Follicular cutaneous larva migrans: a report of three cases and review of the literature

Authors

  • Stefano Veraldi MD, PhD,

    Corresponding author
    • Department of Anesthesiology, Intensive Care and Dermatological Sciences, Università degli Studi di Milano, Fondazione IRCCS Ca' Granda - Ospedale Maggiore Policlinico, Milan, Italy
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  • Maria Chiara Persico MD,

    1. Department of Anesthesiology, Intensive Care and Dermatological Sciences, Università degli Studi di Milano, Fondazione IRCCS Ca' Granda - Ospedale Maggiore Policlinico, Milan, Italy
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  • Claudia Francia MD,

    1. Department of Anesthesiology, Intensive Care and Dermatological Sciences, Università degli Studi di Milano, Fondazione IRCCS Ca' Granda - Ospedale Maggiore Policlinico, Milan, Italy
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  • Gianluca Nazzaro MD,

    1. Department of Anesthesiology, Intensive Care and Dermatological Sciences, Università degli Studi di Milano, Fondazione IRCCS Ca' Granda - Ospedale Maggiore Policlinico, Milan, Italy
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  • Raffaele Gianotti MD, PhD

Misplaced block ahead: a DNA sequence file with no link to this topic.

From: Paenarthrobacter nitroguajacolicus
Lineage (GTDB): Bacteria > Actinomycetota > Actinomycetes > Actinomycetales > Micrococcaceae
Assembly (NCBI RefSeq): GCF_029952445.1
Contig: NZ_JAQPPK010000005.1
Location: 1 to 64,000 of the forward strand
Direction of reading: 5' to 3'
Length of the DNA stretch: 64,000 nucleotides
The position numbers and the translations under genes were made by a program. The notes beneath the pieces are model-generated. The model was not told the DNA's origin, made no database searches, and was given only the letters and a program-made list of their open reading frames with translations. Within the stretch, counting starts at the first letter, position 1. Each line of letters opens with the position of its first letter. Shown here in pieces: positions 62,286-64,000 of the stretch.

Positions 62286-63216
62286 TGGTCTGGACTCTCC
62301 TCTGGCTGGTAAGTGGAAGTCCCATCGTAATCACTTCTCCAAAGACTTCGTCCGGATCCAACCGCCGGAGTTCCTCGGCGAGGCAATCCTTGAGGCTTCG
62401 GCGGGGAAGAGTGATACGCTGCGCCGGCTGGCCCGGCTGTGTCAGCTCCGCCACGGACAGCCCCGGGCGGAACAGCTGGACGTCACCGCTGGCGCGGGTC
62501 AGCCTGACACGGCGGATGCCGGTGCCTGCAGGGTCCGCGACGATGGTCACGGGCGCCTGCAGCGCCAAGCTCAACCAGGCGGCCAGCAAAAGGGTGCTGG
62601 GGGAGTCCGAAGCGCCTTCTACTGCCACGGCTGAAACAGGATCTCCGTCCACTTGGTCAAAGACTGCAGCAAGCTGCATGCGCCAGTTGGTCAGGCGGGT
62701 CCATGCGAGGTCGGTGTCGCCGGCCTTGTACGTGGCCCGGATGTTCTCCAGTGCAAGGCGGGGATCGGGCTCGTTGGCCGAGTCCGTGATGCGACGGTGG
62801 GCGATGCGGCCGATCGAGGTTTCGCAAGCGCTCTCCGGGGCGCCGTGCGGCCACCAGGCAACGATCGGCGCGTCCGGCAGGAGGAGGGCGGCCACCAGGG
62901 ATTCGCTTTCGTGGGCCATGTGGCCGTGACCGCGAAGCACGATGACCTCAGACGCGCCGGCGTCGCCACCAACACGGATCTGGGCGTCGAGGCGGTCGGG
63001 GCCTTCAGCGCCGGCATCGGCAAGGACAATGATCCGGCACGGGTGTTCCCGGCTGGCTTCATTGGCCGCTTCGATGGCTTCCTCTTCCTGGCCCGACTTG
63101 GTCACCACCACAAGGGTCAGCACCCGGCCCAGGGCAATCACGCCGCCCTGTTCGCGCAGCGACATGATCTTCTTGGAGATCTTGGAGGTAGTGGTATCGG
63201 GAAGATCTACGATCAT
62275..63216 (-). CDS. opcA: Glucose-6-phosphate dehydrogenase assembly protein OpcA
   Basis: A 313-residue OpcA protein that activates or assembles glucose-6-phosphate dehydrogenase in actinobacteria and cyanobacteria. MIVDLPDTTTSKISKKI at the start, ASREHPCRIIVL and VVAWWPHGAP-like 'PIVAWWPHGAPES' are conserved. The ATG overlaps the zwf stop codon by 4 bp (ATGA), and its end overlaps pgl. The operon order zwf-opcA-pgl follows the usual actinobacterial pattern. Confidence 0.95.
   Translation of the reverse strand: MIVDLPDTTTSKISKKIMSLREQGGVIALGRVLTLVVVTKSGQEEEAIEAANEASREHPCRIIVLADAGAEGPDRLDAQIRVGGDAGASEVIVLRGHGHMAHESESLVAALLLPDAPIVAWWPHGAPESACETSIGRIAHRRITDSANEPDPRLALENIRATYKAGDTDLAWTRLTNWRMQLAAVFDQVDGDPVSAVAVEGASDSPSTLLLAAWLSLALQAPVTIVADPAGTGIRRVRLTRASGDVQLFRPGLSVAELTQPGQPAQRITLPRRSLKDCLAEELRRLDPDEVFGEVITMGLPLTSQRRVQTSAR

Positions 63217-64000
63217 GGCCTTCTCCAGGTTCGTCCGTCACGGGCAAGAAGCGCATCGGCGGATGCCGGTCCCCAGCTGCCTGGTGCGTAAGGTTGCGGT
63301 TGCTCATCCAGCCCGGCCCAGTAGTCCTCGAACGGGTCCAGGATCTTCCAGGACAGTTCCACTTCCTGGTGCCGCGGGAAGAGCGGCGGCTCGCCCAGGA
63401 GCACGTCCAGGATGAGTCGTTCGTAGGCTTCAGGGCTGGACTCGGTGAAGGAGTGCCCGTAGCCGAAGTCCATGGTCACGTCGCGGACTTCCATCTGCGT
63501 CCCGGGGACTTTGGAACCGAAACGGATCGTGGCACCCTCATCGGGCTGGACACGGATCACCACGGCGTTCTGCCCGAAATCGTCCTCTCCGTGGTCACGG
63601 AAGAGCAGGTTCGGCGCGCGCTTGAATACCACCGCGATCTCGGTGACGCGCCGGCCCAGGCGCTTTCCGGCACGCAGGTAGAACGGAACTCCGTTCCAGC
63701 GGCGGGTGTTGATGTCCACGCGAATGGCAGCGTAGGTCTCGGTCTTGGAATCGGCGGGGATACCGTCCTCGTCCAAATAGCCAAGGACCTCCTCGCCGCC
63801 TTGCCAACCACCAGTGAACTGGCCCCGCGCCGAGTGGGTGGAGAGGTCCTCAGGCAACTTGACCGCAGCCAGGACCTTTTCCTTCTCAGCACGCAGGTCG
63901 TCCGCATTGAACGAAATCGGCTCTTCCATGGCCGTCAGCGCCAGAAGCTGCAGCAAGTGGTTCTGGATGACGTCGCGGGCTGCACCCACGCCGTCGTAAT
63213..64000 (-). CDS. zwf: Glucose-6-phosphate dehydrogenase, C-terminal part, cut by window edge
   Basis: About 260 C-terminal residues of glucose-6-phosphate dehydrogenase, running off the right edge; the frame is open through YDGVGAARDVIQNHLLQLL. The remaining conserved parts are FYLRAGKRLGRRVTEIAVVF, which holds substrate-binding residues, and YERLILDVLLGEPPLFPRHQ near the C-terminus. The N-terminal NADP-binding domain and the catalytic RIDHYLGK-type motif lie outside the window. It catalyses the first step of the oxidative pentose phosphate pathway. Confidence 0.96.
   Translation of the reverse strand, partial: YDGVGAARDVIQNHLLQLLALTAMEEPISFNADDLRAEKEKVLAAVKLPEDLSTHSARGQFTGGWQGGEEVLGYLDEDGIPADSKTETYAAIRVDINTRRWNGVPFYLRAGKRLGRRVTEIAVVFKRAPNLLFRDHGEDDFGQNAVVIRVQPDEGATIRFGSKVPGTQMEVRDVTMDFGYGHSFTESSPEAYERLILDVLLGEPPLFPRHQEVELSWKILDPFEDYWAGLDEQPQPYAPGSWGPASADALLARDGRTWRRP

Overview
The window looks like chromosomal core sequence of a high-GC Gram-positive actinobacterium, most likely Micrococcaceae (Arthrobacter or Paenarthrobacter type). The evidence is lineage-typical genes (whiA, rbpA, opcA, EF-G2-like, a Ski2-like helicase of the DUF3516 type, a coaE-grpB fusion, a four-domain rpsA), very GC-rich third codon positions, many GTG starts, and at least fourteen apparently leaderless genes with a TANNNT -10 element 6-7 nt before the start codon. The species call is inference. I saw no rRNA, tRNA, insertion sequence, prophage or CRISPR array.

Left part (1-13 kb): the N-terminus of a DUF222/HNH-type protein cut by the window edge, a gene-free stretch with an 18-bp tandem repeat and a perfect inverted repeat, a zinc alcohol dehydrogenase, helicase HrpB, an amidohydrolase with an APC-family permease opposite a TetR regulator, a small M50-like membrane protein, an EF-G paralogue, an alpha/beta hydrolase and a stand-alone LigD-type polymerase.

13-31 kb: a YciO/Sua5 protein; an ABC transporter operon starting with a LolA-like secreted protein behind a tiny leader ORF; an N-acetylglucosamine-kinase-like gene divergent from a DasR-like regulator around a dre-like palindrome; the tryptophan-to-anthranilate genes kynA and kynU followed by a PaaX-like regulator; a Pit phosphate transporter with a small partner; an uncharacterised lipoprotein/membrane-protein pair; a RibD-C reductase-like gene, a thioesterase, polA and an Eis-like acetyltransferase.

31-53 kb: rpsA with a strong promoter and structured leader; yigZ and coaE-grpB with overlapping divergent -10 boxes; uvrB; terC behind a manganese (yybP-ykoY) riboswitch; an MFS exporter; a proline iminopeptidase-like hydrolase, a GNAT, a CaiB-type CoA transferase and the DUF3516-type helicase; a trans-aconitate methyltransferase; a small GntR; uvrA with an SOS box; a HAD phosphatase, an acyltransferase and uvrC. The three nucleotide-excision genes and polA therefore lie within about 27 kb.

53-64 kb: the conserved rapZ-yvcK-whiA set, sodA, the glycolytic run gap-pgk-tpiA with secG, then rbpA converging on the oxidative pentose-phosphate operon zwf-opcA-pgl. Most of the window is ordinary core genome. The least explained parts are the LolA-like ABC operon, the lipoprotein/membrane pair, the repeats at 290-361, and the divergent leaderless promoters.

1. Department of Anesthesiology, Intensive Care and Dermatological Sciences, Università degli Studi di Milano, Fondazione IRCCS Ca' Granda - Ospedale Maggiore Policlinico, Milan, Italy
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  • Conflicts of interest: None.

Correspondence

Stefano Veraldi, md, phd

Department of Anesthesiology,

Intensive Care and Dermatological sciences

University of Milan

Via Pace 9

20122 Milan

Italy

E-mail: stefano.veraldi@unimi.it

Abstract

Background

Hookworm-related cutaneous larva migrans (CLM) is characterized clinically by erythematous and slightly raised tracks, located especially on the feet. These tracks may be single or multiple, linear or serpiginous, more or less ramified and intertwined. The length is variable (up to many cm); the width ranges from 1 mm to 4 mm. Tracks are often accompanied by severe pruritus.

Methods

Three adult Caucasian patients recently returned from trips to Malaysia and Thailand, presented with follicular CLM. The disease was characterized clinically by follicular, erythematous, small papules that were sometimes topped with vesicles or pustules, located on the buttocks. Pruritus was severe.

Results

Histopathological examinations revealed a perifollicular infiltrate predominantly consisting of lymphocytes and eosinophils. All patients were successfully treated with oral albendazole (400 mg/day for seven days). In the first patient, two courses were necessary.

Conclusions

Dermatologists should be aware of the existence of this rare and atypical, although emerging, clinical presentation of hookworm-related CLM.

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